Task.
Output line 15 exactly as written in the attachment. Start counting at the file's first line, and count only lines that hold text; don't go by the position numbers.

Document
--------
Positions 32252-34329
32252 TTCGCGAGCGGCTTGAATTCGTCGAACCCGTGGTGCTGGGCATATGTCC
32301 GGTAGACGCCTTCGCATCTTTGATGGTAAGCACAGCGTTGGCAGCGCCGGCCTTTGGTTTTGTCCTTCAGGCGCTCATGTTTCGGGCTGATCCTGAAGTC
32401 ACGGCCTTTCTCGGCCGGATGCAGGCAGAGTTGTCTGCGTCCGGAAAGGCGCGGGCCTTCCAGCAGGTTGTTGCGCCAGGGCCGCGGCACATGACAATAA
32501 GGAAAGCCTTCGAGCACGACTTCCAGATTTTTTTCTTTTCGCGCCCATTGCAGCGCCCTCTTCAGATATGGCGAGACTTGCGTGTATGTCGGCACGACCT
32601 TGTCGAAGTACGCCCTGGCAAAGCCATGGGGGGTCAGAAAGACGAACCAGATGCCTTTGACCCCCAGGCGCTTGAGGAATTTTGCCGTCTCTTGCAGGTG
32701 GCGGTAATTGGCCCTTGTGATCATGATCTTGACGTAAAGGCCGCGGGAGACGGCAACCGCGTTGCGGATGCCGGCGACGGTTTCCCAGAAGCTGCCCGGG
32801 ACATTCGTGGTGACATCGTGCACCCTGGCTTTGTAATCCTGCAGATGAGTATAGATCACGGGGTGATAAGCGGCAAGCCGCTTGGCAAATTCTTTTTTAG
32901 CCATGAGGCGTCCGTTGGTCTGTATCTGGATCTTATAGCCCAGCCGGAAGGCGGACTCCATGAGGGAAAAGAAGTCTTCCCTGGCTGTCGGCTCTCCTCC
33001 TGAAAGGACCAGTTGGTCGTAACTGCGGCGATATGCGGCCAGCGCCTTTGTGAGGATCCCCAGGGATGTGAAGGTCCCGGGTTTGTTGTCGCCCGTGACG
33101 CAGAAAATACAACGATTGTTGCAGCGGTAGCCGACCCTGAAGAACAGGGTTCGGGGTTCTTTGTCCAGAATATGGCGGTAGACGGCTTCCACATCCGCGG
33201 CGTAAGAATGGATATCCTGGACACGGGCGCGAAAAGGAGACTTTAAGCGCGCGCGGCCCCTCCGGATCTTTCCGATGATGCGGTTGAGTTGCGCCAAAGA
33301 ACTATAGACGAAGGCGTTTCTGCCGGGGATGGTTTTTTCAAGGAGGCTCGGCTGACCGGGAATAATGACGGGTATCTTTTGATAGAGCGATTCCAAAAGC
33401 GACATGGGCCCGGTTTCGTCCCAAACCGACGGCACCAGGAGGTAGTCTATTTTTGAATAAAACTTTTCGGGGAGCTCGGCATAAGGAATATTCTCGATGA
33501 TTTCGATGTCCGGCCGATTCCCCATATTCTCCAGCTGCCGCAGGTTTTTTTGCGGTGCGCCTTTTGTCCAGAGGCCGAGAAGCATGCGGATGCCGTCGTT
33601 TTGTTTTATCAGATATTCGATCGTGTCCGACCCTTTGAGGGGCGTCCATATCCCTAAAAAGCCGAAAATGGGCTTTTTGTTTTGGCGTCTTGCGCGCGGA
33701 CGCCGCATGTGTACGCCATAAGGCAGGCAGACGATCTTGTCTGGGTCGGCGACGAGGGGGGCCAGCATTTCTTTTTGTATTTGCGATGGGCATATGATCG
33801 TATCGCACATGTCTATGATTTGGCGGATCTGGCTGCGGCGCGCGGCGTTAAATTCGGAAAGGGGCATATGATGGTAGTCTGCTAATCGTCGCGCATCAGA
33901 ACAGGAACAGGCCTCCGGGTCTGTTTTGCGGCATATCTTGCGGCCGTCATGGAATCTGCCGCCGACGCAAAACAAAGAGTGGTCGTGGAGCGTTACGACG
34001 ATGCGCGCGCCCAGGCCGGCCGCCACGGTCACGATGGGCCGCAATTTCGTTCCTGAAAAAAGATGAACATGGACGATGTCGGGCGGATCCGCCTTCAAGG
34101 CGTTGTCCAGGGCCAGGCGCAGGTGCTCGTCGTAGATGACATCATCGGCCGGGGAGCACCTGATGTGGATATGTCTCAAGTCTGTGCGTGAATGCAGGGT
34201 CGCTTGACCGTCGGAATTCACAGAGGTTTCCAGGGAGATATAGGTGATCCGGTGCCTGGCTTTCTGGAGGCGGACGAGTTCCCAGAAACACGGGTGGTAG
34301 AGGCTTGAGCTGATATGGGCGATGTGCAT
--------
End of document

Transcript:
33501 TTTCGATGTCCGGCCGATTCCCCATATTCTCCAGCTGCCGCAGGTTTTTTTGCGGTGCGCCTTTTGTCCAGAGGCCGAGAAGCATGCGGATGCCGTCGTT